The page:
The Journal of Accountancy reported this week that the NASBA Board of Directors voted unanimously to support the proposed CPA Evolution, which would mean a slightly different exam with a stronger focus on technical skills, though core content is expected to remain the same. The AICPA Governing Council endorsed the model in May.
We first heard about the model in late 2019. Here’s a brief bit we wrote about it back then in case you missed it:
The Journal of Accountancy reported last week that under the proposed licensure model, candidates would pick one of three areas in which to show advanced skills in addition to being tested on competency in the familiar core areas of general accounting, auditing, and tax.
The three “bonus” areas to choose from are as follows:
- Tax compliance and planning.
- Business reporting and analysis.
- Information systems and controls.
Sounds kind of interesting as a concept, will be interesting to see how they implement this. The direction they’re going with this is pretty much what we have now (e.g., everyone gets tested in audit concepts even if they don’t plan on being an auditor), just with an added “specialization.”
Writes the JofA:
The new model is designed to:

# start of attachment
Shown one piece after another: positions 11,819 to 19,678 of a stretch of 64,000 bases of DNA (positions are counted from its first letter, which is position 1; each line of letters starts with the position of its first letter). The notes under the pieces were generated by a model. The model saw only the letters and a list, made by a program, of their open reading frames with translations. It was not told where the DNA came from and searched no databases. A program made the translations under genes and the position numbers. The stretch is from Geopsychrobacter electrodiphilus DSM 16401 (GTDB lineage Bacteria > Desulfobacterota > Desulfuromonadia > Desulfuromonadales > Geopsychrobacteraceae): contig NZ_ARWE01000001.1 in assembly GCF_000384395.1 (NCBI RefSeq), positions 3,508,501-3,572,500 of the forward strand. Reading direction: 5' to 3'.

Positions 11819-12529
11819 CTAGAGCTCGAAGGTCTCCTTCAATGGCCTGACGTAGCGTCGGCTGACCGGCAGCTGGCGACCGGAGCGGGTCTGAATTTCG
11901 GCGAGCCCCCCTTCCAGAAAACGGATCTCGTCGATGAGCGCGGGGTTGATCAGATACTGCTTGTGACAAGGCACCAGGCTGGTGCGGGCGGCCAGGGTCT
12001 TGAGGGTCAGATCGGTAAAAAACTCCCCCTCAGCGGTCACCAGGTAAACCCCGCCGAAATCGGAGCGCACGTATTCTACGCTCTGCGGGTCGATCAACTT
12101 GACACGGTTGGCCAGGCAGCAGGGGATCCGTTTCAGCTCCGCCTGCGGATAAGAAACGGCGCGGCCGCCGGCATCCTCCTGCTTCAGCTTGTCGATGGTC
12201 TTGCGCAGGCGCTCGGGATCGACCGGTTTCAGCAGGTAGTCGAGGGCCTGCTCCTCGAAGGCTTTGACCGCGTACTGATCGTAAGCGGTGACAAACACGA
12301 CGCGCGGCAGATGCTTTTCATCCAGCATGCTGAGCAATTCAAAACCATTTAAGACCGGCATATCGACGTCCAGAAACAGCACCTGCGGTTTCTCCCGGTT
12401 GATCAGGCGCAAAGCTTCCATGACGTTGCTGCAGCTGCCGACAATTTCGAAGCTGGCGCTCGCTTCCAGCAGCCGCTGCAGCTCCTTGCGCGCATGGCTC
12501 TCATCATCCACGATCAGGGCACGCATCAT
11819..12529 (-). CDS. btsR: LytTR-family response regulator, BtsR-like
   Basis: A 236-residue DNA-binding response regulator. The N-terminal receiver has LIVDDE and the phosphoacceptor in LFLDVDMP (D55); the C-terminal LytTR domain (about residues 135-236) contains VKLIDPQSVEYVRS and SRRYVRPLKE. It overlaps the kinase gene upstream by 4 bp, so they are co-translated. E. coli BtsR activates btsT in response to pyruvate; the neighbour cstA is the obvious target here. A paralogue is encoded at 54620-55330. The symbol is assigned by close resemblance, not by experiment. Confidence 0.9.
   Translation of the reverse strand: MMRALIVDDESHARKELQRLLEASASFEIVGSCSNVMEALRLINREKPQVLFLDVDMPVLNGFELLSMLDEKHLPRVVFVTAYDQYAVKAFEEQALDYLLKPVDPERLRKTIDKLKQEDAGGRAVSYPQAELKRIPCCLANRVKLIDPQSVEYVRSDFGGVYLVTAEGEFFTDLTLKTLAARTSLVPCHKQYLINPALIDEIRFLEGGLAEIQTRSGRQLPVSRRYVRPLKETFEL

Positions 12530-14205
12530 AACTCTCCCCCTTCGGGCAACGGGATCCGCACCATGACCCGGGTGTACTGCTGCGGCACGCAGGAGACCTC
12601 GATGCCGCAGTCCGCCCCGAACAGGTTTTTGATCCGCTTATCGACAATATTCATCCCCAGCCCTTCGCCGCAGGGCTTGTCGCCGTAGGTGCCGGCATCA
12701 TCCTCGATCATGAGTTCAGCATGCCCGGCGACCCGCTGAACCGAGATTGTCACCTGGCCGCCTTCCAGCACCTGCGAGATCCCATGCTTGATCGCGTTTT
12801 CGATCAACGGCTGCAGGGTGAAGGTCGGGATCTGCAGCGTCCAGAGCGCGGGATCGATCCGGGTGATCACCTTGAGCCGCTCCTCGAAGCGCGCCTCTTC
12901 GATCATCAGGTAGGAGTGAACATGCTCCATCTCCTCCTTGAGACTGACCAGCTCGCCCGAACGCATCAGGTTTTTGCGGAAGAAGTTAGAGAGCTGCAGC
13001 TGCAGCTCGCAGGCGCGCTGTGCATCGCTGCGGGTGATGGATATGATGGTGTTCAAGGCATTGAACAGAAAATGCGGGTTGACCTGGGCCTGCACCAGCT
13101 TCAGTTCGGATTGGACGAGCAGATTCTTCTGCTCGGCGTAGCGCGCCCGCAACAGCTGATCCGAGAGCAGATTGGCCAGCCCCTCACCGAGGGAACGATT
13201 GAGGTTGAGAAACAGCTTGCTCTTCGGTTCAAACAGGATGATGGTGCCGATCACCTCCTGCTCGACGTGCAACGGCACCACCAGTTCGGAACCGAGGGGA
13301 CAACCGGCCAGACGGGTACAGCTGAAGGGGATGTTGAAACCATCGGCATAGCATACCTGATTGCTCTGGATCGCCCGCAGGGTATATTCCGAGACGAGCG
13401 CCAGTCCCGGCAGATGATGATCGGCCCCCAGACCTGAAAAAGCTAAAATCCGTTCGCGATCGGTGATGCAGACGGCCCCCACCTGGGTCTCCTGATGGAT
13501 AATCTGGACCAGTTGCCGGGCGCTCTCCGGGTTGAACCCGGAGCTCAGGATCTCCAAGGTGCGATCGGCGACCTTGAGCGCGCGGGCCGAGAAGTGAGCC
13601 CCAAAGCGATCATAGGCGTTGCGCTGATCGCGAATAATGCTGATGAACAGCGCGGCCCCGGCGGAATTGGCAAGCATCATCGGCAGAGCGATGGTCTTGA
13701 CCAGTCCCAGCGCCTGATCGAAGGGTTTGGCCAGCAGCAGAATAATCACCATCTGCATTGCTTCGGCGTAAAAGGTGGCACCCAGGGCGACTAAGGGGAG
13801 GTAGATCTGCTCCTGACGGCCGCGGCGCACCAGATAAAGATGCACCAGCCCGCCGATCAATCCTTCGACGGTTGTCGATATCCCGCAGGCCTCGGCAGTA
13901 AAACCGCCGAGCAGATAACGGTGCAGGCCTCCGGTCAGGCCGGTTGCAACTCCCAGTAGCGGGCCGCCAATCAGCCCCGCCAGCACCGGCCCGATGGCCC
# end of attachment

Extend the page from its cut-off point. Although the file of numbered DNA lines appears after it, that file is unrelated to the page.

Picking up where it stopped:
- Be responsive to feedback by requiring all candidates to demonstrate strong core competencies.
- Enhance public protection by producing candidates who have the deep knowledge necessary to perform high-quality work.
- Be adaptive and flexible, helping to future-proof the CPA as the profession evolves; and
- Result in one CPA license.
Additionally, the JofA reports that candidates in the CPA exam process at the time of implementation “will be able to sit for the current CPA Exam until the new exam launches,” and a plan for those candidates who have started but not finished the exam by the first part of 2024 is in the works.
The good news is the 16 hours it takes to sit for the exam is not expected to change, nor should you expect the additional “core discipline” testing to be its own separate section from the existing four CPA exam sections.
For more information about CPA Evolution and the proposed changes to the exam of the not-so-distant future, visit the CPA Evolution website. You’ve got time to get through it before any of this matters.